National Alzheimer's Month Recognizes Courage, Devotion
The President, like many Presidents before him, has once again proclaimed November as National Alzheimer’s Disease Awareness Month. It was the late Ronald Reagan who first signed such a proclamation; the year was 1982 and the momentous decree called for the nation’s first National Alzheimer’s Awareness Week.
How ironic, as it turns out. Ironic, of course, because the late President eventually had Alzheimer’s disease himself and because it was his public disclosure about his condition that ultimately shed light on the disease in such a powerful way.
While the overall intent of the declaration has remained consistent—raising awareness of the brain disorder, the message, just like the incidence of the disease, has gotten wider over time. Today, the proclamation calls for a month, not just a week, and it talks about both research and care, about both the individuals with the disease and their families.
It reads, in part, “We recognize the dignity and courage of the men and women living with Alzheimer's disease. We also honor the devoted family members and caretakers who bring them love and comfort, and we underscore our dedication to finding a cure for this tragic disease…
“National Alzheimer's Disease Awareness Month is an opportunity to pay tribute to the courageous individuals facing this disease and remember the precious lives lost due to Alzheimer's. All Americans appreciate the strong support and dedication of the families, medical professionals, scientific researchers, and caregivers who are helping build a society that values the life and dignity of every person.”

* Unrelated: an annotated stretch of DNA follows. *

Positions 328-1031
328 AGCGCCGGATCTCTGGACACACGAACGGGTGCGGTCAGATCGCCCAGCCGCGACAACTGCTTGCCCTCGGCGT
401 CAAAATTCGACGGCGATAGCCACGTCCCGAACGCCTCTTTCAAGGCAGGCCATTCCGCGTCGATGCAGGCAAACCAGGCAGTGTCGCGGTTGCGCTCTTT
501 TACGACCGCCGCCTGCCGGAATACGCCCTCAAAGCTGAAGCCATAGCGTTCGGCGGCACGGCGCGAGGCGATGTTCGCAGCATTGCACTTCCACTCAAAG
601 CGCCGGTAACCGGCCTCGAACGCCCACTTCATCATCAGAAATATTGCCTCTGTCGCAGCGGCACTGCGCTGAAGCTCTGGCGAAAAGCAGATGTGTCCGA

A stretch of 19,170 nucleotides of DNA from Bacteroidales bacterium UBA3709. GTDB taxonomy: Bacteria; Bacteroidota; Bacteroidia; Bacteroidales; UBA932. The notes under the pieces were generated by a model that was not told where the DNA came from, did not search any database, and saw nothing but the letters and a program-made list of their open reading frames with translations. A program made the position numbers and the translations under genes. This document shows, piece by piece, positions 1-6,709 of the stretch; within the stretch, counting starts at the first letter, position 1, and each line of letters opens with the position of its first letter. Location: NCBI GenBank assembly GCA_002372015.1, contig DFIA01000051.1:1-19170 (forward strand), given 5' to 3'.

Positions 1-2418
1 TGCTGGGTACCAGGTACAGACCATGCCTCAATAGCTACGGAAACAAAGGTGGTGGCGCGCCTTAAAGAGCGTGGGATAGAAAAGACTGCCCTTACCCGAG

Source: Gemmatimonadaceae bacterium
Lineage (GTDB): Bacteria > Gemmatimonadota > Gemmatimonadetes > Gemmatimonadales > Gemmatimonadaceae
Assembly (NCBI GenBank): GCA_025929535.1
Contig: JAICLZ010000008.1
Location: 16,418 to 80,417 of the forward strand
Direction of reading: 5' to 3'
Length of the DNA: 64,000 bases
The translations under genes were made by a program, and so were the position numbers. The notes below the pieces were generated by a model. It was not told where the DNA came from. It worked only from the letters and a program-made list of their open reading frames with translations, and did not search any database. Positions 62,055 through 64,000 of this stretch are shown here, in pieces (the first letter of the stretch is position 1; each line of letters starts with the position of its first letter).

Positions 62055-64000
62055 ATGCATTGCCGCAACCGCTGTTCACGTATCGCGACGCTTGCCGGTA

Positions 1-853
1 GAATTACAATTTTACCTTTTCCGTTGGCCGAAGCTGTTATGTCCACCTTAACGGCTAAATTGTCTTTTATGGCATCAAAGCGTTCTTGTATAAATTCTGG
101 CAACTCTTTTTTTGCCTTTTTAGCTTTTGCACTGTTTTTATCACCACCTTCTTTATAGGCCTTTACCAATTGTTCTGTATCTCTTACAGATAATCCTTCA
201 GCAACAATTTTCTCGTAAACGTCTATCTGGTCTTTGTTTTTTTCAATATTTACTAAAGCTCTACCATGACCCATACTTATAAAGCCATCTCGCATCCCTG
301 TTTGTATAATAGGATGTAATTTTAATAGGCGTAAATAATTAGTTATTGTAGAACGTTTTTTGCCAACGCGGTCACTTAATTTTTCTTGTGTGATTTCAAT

How important it is to recognize all of the above, to raise awareness of all of the above. Both research and care are critical to improving quality of life. Both individuals with the disease and caregivers—family caregivers and professional caregivers—are walking this journey hand-in-hand. “Courageous” is a word that labels them all.
President Bush called on the people of the United States to observe this month with appropriate programs and activities. There is a lot going on—lectures, screenings of films related to Alzheimer’s disease, walks, fundraising events, open houses at Alzheimer’s facilities, art displays, etc., plus thousands of sites, as part of AFA’s national initiatives, that will be holding candle lighting ceremonies on November 13 and free memory screenings on November 18.
Each and every one of these activities is significant. The more, the better. The more, the better year-round, in fact. Only then will we raise the awareness we need to fight this heartbreaking disease—and give individuals with the disease and their families the education, care and dignity they deserve.